Tuesday, July 8, 2008

Megan Burns: Memorial + Sight Lines

Megan Burns
Memorial + Sight Lines

The water in this two part collection is on the rise, but the poetry acts as levee. Burns walking the saturated streets in memory, with or without an absolute for the bodies around her:

what is dead treads so close to us

a pile of sticks

mercury, boy messenger of the gods

with cupped hands

a Madonna with no shoulders upon

which her mantel rests

a sky blue mottled with words I would

put here to describe her fate

The poet sculpts in her memorial the artifacts of her neighborhood. Those that have found shelter and those who move with the waters current. Like Akhmatova witnessing the effects of the Gulag or Hitchcock filming the aftermath of the Holocaust, the poet here acts as medium for the world that is watching on television, dry and safe. The traceable language inside these stanzas are filled with detailed observation of objects and people. We Read:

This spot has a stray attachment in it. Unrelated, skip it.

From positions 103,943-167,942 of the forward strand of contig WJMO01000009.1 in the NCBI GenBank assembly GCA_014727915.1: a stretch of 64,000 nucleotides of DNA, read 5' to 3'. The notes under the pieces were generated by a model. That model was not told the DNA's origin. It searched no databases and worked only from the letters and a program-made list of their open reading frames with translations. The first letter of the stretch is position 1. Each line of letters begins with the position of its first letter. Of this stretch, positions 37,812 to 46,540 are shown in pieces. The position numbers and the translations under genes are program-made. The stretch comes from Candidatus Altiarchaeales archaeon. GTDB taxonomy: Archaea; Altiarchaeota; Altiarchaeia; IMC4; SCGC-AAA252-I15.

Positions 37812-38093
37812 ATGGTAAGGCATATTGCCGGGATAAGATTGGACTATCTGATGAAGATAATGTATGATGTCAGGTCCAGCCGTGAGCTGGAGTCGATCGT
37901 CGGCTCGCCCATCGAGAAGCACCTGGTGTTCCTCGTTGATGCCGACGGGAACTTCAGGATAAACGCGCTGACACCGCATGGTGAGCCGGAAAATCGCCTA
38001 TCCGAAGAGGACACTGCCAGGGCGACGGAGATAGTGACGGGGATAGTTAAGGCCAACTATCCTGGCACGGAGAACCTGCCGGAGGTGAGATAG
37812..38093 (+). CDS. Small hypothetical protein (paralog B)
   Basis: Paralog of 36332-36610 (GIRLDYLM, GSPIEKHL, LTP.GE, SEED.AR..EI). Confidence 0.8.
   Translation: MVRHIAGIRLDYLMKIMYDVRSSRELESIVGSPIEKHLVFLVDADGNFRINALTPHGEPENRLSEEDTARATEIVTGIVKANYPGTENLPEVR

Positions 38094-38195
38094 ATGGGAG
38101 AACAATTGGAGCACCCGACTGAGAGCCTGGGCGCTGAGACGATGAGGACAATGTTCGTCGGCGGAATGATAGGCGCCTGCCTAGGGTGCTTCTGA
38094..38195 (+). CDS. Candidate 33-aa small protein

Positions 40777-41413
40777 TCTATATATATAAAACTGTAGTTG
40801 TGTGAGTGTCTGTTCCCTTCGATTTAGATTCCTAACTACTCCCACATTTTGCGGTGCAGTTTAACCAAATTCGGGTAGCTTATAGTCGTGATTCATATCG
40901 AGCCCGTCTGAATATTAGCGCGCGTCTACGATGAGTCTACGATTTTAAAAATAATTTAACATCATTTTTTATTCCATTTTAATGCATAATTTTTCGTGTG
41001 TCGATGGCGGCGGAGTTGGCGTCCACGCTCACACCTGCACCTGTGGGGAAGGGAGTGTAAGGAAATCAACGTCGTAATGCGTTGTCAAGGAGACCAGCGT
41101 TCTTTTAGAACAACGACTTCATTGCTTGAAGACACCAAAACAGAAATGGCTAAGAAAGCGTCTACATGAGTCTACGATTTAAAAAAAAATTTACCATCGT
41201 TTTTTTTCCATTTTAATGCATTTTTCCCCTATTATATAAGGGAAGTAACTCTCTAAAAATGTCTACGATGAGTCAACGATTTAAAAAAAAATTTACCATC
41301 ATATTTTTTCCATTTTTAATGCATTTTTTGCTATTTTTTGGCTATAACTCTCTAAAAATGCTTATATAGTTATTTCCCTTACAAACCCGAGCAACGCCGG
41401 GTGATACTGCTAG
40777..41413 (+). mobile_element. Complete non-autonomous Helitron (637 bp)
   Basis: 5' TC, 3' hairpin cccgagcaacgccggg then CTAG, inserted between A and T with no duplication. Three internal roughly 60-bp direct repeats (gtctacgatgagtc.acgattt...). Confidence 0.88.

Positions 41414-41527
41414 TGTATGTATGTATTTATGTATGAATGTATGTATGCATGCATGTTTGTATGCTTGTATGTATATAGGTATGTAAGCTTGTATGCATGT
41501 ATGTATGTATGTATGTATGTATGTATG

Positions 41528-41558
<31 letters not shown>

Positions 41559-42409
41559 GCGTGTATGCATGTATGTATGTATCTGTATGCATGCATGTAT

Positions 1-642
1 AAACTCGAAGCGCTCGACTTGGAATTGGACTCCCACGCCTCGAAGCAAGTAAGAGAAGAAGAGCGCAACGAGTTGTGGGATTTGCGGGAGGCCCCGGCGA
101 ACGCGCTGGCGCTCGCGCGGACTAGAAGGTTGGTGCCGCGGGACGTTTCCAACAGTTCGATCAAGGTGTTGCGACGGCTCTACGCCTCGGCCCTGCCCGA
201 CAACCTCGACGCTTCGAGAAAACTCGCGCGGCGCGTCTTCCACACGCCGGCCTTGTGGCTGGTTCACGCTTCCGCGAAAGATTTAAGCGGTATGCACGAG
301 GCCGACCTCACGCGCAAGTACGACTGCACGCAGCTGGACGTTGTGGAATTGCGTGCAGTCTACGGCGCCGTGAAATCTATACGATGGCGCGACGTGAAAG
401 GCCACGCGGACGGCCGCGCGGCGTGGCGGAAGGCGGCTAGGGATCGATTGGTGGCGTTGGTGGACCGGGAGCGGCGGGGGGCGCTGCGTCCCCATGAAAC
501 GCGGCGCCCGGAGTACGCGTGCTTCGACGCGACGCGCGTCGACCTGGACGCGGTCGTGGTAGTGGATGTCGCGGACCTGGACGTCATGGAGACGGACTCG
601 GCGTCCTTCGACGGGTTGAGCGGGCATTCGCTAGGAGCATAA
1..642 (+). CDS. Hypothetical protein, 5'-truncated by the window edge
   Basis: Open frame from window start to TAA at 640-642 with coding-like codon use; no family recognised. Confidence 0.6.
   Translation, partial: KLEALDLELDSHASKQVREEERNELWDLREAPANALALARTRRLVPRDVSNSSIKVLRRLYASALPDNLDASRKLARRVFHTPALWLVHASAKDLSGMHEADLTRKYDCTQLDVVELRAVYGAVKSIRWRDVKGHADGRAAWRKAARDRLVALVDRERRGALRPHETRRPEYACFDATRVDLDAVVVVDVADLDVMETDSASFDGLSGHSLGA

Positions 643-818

floating the water-soaked

bodies both soft and rough

peeling skin in the grasp

what water can bear

I am willing to sing

and enough said

a monstrosity caresses

Burns communion with the weather lifts her voice in song. The delicate handling of single poems in the Sight-Lines section of the book shows the reach of her own poetic style in and out of mourning. Burns has crafted this book with the pieces that are now unrecoverable, resting easy in the world that shows light and dark equally. This book is a true triumph and lasting record for those who could not speak.

Gary Parrish

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